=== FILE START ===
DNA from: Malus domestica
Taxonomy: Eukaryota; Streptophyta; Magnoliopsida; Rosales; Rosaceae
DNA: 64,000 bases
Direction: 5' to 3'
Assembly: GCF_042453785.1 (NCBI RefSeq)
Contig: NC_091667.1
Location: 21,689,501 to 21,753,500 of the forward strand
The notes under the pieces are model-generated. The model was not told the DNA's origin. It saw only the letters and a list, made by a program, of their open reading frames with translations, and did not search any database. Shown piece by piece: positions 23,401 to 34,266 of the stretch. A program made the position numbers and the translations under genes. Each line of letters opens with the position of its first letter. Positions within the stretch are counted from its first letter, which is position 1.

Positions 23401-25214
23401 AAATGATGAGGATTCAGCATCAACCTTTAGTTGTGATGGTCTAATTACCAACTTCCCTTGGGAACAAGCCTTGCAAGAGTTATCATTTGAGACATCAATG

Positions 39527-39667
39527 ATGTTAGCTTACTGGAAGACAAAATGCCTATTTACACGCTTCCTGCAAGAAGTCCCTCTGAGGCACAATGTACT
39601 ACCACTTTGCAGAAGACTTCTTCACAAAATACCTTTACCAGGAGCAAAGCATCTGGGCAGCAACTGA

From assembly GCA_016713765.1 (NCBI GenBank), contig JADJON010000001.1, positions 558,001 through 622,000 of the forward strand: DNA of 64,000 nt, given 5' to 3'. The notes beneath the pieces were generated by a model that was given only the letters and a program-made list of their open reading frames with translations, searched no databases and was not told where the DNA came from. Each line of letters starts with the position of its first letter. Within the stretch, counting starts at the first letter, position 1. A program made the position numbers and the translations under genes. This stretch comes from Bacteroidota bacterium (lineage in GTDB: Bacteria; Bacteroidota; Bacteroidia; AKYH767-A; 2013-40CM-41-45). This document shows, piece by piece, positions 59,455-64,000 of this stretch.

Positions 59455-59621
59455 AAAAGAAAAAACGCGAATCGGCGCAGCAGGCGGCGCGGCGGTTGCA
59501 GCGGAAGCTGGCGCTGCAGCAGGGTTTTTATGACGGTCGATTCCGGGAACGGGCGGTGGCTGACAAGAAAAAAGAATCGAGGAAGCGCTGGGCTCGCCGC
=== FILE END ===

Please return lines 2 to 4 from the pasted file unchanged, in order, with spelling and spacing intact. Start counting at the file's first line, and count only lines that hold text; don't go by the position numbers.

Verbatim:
Taxonomy: Eukaryota; Streptophyta; Magnoliopsida; Rosales; Rosaceae
DNA: 64,000 bases
Direction: 5' to 3'